(Brooke’s generosity Blog)
January 5, 2020
Today is the 12th day of Christmas. Is your true love going to give you twelve drummers drumming?
The 12th day is also called Epiphany Eve. Epiphany is when we celebrate the arrival of the Magi to worship Jesus. This is Epiphany Sunday, and the star of the gospel is – literally – the star. It is the original GPS device, guiding the Magi from the east toward Jesus.
The Magi were from Persia, modern day Iran. They were priests in the Zoroastrian religion. There are still about 25,000 Zoroastrian today in Iran.
The Magi name was used as early as 550 BCE, and became a word in Latin, Greek and Persian (Farsi). The Magi were learned scholars and probably were leaders in their faith traditions. A single Magi is called a ‘Magus’ but we know there was more than one Magus.
They are not solitary. They are a group. They are a community.
Again, and again, when Jesus reveals himself in the world, he rarely showed himself to just one person at a time.
Christmas night: the news was announced to shepherds – another group, another kind of community.
Three is a meaningful number. Three is the number of the trinity. It is the number of days Christ spent in the tomb.
But it also signifies something even more meaningful and – for us this morning, much more important.
- Jesus’s baptism: a crowd of witnesses.
- Jesus speaks: Multitudes listen. Multitudes.
- First miracle: at a public gathering, a wedding.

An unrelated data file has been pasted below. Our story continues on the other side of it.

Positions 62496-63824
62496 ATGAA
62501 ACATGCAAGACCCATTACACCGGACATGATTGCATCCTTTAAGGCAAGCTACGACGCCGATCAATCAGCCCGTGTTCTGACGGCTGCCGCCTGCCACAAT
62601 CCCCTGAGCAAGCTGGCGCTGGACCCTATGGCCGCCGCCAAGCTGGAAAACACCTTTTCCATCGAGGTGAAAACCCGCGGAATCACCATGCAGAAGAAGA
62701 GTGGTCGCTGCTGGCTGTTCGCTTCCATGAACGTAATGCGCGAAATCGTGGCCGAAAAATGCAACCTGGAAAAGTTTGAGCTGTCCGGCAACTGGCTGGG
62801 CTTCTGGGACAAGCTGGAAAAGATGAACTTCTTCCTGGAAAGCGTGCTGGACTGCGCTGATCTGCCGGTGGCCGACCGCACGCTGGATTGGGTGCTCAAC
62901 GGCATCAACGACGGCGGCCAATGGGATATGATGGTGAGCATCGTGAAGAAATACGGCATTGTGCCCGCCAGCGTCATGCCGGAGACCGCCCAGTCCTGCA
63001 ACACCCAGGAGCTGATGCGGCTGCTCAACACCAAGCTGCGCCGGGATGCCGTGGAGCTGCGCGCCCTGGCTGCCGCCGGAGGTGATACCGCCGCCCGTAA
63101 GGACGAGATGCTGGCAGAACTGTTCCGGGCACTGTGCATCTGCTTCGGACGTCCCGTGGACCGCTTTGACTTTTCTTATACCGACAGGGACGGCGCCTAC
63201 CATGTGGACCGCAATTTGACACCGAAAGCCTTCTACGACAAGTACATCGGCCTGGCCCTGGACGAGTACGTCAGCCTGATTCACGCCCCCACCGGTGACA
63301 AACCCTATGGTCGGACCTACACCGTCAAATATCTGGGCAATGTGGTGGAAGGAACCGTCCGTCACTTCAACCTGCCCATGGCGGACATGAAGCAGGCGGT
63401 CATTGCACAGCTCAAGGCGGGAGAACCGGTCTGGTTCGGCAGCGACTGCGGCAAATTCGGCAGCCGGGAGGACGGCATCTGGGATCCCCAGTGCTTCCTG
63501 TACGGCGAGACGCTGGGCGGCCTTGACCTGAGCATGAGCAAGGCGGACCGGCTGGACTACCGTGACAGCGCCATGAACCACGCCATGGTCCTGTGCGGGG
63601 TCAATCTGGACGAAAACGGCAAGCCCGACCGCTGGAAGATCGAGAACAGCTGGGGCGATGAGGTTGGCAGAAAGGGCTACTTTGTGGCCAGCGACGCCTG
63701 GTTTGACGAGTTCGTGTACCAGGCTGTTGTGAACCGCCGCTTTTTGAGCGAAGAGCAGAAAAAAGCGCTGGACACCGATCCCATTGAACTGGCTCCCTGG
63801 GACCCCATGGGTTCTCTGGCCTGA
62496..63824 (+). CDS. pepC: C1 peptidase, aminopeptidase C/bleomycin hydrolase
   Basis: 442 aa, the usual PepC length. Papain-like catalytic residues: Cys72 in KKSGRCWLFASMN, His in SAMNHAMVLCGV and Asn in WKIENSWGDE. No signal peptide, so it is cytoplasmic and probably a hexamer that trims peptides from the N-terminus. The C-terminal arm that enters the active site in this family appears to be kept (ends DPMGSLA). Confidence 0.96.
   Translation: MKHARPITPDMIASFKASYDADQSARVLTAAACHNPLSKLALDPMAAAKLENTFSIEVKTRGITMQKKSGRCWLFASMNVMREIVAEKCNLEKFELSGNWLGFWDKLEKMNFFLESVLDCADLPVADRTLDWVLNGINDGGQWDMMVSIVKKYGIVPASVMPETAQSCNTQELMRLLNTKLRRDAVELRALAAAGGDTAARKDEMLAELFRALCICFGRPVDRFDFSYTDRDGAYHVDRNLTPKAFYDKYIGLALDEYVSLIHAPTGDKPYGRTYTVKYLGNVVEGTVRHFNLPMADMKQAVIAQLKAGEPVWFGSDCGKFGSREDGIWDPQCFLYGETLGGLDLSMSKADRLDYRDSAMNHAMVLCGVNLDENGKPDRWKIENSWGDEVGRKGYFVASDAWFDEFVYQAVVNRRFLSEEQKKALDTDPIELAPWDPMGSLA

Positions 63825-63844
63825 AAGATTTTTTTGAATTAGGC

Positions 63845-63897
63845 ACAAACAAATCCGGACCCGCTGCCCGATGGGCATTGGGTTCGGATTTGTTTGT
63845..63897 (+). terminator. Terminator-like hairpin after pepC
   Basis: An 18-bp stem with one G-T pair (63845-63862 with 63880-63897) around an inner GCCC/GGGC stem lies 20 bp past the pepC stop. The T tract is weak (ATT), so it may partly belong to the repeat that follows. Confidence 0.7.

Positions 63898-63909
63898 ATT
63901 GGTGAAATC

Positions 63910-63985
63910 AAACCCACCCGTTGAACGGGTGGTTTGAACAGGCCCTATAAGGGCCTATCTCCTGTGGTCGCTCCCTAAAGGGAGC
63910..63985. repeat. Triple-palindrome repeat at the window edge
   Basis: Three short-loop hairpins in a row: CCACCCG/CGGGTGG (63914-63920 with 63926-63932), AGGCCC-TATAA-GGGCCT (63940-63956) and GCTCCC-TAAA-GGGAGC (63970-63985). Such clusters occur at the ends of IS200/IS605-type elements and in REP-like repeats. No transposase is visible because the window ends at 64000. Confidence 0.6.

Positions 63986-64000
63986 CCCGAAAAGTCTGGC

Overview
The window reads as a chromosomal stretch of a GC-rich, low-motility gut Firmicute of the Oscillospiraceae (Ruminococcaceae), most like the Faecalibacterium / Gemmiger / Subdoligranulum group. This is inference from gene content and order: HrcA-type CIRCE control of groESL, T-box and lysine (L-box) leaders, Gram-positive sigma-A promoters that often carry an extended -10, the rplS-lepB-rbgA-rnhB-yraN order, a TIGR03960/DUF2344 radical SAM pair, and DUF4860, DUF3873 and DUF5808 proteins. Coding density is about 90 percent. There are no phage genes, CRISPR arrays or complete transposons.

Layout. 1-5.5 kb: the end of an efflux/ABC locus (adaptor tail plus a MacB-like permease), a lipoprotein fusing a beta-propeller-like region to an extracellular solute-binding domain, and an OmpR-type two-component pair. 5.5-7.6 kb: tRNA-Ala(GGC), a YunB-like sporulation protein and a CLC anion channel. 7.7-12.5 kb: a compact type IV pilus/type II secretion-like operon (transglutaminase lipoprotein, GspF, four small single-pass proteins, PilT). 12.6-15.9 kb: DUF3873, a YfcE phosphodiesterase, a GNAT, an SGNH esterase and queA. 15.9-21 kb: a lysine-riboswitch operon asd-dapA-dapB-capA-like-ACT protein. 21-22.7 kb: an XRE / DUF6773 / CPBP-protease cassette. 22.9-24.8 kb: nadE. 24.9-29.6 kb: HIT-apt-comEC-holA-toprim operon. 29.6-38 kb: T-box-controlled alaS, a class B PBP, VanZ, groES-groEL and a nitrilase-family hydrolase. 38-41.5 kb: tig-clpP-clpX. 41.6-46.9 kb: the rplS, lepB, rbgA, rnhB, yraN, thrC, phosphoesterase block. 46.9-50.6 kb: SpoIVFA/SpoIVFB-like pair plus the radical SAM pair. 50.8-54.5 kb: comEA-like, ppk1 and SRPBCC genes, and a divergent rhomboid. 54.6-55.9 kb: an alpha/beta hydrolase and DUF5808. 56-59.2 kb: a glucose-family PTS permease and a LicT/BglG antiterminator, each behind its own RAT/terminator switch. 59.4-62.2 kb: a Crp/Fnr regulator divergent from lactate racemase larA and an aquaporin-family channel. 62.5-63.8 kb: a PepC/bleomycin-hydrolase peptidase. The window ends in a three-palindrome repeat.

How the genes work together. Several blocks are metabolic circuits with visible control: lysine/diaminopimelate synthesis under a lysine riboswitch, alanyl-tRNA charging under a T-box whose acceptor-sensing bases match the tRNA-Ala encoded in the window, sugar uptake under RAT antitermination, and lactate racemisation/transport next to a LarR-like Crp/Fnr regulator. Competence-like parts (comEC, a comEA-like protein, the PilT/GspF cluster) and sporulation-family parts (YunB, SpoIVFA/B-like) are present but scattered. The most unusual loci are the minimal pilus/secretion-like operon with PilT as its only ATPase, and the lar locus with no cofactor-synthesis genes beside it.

- First appearance after resurrection: to a roomful of followers.
No matter who we are, or where we come from, or what we do: each of us has a treasure to offer. The Magi were just the first. They aren’t the last.
One great message of faith is that we are meant to receive the good news together. To live in community and to celebrate our faith and lives with one another.
Christianity is not a solitary experience.
Thomas Merton put it beautifully: “Love is our true destiny. We do not find the meaning of life by ourselves alone. We find it with another.”
As we celebrate Epiphany, let’s ask ourselves what we can give in return – to God, and to one another. What are our treasures? What do we have to give?
Epiphany signals to us that Christmas season is drawing to a close.
But that doesn’t mean the season of giving is coming to an end. What can we choose to give this year? To make a difference? To heal a hurt? To nurture children, to care for those who are ill? We are blessed to have gifts to give.
May we choose to live life generously.